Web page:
The government's support and working platform are there. Do we have all we need then? Not really ' there are currently two big impediments. First, there is no strong foundation to enable an open data ecosystem to thrive.
A basic open data ecosystem allows for data to be kept in an open format that can be easily reused by the public. On this, there is yet to be clear directives and regulations on how data is produced and managed as part of the government's policy-making process.
Replacing the culture of data management in government with a more efficient one is no easy task. Hence, with the absence of a directive, reforming data governance incurs significant costs, since it requires extra resources both financially and operationally.
The forest fires is a case in point. The use of different data and maps has been reviewed by many as one of the key causes of land disputes and overlapping permits in plantation and mining operations.
In response, the government recently issued a Presidential regulation on a 'One Map' policy to improve land-use management by giving directives to government agencies to produce a single, authoritative spatial map that is unified, accurate and reliable.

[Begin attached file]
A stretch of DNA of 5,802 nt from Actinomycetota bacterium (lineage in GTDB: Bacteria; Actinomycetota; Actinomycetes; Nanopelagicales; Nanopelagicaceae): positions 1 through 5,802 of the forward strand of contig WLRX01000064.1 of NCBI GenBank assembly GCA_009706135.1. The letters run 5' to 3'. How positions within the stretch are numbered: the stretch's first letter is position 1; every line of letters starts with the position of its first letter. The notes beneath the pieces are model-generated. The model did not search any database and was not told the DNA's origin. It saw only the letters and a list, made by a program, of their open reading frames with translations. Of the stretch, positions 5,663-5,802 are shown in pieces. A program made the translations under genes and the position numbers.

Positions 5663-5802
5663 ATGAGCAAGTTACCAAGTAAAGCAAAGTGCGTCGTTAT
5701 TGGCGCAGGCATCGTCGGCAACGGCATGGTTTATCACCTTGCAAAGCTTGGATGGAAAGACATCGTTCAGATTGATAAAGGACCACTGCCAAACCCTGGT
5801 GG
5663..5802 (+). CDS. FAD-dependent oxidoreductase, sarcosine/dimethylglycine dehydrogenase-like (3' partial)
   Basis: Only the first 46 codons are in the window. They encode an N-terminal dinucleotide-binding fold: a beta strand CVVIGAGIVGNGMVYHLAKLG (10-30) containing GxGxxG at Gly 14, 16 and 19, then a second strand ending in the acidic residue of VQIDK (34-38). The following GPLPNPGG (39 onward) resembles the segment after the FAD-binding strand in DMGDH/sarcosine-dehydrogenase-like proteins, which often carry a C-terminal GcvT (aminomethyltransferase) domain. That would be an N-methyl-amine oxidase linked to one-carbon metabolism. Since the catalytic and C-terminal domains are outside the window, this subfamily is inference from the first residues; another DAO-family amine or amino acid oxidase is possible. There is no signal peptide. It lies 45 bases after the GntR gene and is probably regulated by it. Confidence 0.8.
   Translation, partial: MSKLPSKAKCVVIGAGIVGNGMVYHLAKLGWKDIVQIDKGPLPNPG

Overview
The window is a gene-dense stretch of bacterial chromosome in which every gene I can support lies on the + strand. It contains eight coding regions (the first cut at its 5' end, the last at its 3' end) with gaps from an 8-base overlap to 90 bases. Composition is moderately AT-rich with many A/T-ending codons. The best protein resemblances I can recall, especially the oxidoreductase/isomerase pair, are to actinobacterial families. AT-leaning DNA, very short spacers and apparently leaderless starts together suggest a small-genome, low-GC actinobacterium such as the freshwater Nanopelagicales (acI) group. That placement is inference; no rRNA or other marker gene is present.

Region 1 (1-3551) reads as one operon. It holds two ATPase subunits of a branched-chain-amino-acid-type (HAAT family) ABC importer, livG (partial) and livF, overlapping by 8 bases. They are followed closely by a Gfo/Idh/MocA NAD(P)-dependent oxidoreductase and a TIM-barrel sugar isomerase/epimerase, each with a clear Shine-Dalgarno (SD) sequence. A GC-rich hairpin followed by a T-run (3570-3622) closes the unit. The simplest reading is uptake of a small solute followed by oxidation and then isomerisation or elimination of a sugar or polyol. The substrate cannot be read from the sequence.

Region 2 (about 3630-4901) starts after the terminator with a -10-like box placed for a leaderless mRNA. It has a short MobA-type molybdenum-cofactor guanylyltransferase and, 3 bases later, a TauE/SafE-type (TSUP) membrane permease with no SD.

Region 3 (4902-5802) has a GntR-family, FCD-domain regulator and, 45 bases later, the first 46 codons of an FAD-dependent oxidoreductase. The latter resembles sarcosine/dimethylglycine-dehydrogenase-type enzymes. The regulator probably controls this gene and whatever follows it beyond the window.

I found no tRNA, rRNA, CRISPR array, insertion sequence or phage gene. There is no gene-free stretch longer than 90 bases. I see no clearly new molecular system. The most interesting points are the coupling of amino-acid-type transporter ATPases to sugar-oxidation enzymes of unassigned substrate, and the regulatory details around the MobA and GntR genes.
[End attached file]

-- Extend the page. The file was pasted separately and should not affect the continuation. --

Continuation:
The policy and regulation may not be necessary, had open data principles been applied as business as usual in the government.
Second, the advocacy that works around open data issues has to be more specific and be able to address sectoral issues. Until now, most open data advocacy only stops at 'opening up the data' and has not touched areas where open data can be used to solve problems.
Advocacy that only focuses on data release has to be shifted into building data products that solve specific social issues in various sectors. Building evidence-based concepts that shows how open data can truly bring value should be the core activity of open data advocacy.
The Citymapper case is perfect storytelling in showcasing the benefits of open data. Seeing the challenges, should we whither? We don't think so. In the current digital age, the opportunities are luckily ample.